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I'm wondering if i can have an array ( or basically a table ) with each of its element being a set of objects of different types. I mean i want to create something like this ( i know it's incorrect in syntax, just wanna demonstrate my idea ) :

List<String, int, double, Date, ... , etc > list_name

I'm doing this to ensure that when I save all these information to my database, i will have all these information in the same entry in the database. This is because i did some web scraping from different sites to gather all these data, i.e. in the list, string may be from site A, int may be from site B, etc. I found some information may be missed for some reasons ( say, for a particular element of the list, String from site A may be missing, other data are just there, perfectly fine. ). If i store these data into seperated lists, i'm afraid there will be some mismatch of data.

Now my solution is to create a class, say ClassA :

ClassA{

public String info1
public int info2
public double info3
..
..
public wtever info

}

and then i will have a of list of ClassA

I'm wondering if there is a better way to achieve this?

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don't use generics I mean it works fine with JDK 1.4 but this is not recommended solution... :P – AurA Oct 11 '12 at 8:44
up vote 3 down vote accepted

I'm doing this to ensure that when I save all these information to my database, i will have all these information in the same entry in the database.

Yes, you've done the correct thing by creating a class to hold all the values.

And, as you've already noted, you can then create a List of this objects if you wish to perform multiple database insertions/updates.

Many persistence schemes operate on the basis of defining classes (known as DAOs) to represent the data stored in individual tables. Using a persistence provider that supports annotating classes (such as Hibernate) can really simplify your interaction with a database. I'd recommend you research this topic in more detail.

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You can use simple List<java.lang.Object> since all the classes in Java are sub-classes of java.lang.Object. However this is error prone and can throw ClassCastException in runtime if you aren't handling it with care. Like you have mentioned List<ClassA> would be a right one. But make sure everything is right with ClassA when you design it.

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1  
This is exactly what I was looking for. Use then "instanceof" to check of which class this object was created from and then cast the object to the corresponding type. – Chris623 Sep 6 '14 at 8:43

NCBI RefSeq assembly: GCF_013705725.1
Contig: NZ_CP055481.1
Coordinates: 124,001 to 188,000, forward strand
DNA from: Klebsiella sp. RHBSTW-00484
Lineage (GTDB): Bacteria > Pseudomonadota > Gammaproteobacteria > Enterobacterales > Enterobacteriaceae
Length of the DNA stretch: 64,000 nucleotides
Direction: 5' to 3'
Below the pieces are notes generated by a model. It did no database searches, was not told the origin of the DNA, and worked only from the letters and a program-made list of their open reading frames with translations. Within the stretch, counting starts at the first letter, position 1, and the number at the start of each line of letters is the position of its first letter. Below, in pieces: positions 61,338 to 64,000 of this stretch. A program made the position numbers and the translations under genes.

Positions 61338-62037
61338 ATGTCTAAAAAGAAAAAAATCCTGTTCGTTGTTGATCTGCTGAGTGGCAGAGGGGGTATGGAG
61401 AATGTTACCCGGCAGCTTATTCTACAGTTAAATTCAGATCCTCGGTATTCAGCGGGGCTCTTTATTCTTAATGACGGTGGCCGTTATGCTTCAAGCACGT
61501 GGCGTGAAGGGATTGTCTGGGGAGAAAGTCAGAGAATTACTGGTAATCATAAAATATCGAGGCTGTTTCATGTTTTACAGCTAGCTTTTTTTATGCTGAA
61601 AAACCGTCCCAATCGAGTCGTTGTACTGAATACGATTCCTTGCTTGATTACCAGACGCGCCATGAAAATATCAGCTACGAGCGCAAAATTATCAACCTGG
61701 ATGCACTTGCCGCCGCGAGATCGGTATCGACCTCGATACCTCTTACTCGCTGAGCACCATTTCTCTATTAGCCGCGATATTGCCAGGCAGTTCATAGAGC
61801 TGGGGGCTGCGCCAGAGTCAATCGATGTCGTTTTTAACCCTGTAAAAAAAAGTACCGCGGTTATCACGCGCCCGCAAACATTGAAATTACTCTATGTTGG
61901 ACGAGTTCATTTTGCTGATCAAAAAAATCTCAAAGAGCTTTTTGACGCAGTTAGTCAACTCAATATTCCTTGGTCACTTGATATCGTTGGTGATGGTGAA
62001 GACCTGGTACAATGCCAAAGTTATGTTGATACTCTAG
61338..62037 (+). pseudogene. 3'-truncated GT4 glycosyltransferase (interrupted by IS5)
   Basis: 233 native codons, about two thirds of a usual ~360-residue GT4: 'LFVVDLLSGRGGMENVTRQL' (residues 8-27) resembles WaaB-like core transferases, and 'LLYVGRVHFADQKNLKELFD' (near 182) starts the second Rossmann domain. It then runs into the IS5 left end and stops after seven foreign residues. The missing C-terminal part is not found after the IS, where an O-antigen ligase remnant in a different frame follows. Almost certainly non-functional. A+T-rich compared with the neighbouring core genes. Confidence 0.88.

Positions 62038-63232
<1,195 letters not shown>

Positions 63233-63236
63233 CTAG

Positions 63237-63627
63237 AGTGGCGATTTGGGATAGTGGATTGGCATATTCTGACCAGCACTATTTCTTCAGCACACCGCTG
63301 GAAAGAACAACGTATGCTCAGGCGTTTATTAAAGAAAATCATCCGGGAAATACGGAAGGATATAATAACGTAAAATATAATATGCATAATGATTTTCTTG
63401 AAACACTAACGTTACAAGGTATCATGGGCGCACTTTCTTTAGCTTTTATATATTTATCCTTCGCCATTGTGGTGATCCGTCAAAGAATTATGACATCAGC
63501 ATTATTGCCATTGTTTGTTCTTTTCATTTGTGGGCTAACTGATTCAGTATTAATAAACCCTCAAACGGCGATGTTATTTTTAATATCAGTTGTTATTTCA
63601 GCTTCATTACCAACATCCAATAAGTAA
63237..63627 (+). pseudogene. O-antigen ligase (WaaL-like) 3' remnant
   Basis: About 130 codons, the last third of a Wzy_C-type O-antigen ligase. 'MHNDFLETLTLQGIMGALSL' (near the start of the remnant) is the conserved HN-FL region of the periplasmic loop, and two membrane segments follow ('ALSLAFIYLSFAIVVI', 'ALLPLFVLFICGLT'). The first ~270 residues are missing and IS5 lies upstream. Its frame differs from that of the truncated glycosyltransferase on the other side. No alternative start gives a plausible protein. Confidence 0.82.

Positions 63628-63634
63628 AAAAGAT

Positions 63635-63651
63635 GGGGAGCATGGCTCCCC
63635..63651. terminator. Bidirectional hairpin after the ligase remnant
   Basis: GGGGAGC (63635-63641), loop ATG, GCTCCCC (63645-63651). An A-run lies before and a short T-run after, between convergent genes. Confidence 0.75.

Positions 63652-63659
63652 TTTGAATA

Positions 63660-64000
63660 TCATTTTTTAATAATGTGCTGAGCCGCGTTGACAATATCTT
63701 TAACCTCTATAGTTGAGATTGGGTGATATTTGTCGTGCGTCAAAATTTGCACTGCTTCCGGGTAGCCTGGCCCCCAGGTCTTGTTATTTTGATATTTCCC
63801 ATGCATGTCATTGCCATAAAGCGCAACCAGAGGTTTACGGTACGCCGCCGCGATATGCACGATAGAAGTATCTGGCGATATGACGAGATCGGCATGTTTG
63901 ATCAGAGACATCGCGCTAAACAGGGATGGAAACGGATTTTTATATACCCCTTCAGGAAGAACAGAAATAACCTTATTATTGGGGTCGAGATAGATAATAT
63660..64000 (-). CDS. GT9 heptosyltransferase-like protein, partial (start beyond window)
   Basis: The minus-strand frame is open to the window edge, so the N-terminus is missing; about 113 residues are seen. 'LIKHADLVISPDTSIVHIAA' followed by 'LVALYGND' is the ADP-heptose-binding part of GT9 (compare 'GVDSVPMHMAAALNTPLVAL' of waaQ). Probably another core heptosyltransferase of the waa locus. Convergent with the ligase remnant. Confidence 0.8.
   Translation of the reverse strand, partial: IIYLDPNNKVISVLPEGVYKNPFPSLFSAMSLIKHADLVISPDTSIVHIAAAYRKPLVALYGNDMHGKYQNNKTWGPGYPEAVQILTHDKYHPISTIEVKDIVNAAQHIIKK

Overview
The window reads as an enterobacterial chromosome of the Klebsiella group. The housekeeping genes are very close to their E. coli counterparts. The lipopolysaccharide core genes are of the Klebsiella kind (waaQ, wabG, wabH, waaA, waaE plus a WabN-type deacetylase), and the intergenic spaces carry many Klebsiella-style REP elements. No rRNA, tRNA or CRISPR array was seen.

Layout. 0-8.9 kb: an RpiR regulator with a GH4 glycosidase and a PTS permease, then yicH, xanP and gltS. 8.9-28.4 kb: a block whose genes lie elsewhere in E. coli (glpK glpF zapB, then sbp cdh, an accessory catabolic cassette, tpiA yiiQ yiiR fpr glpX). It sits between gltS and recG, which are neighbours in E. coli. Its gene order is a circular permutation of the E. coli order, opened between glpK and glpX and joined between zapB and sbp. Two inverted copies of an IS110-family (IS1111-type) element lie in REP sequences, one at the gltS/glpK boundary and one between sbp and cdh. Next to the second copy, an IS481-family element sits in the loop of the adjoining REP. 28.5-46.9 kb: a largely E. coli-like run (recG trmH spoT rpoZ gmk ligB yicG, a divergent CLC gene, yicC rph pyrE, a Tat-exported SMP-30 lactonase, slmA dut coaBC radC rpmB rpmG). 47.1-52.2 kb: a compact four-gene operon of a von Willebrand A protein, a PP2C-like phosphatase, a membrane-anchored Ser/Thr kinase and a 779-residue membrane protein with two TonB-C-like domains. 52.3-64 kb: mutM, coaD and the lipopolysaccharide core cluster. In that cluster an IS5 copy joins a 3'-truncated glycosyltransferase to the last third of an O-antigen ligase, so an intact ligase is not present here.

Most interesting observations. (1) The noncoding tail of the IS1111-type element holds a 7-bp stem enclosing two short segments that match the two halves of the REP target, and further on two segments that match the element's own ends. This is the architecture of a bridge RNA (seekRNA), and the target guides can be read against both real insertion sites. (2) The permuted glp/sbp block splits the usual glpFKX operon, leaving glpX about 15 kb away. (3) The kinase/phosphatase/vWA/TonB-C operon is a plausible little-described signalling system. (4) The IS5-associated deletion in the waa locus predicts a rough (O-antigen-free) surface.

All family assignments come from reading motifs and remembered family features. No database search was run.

What you could do, is make an Abstract Super Class which all of your classes will extend, and then make a list of that. Any class that extends this super class will then fit into the same list.

Just make sure you find out what type of Object you are dealing with, when you manipulate your collection.

public abstract class ClassA {
    // Empty
}

public class ClassB extends ClassA {
    // something something
}

public class ClassC extends ClassA {

}

public class main {
    List<ClassA> list.....
}
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Wouldn't a List of Objects would do the same thing? – Daniel Oct 11 '12 at 8:55
1  
Yes, but you might have issues with type casting. – Vipar Oct 11 '12 at 9:12

I would do the same, i.e. creating an object representing the set of things you want to save (maybe there's a domain concept hidden behind?) and then have a list of that type.

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Your way of creating a class for holding these different type of properties seems good. Then you can use an ArrayList, an implementation of List interface like this:

ArrayList<ClassA> list = new ArrayList<ClassA>();

And then you can populate and manipulate it easily.

For your database operations, I suggest you to use DAO(data access object) classes and mapper classes to facilitate your persistence operations with your data source.

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Since all(a truth with moderations) objects in Java inherit from Object, you can write List<Object>... and just cast the objects in it whenever you need them. Bear in mind that this requires you to have absolute control over what class the different objects are.

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a good solution according to me but again it has been rightly stated that you have to be extremely careful about type safety – AurA Oct 11 '12 at 8:46
1  
If you read the question carefully, I don't think this is a good solution. – Duncan Oct 11 '12 at 8:46

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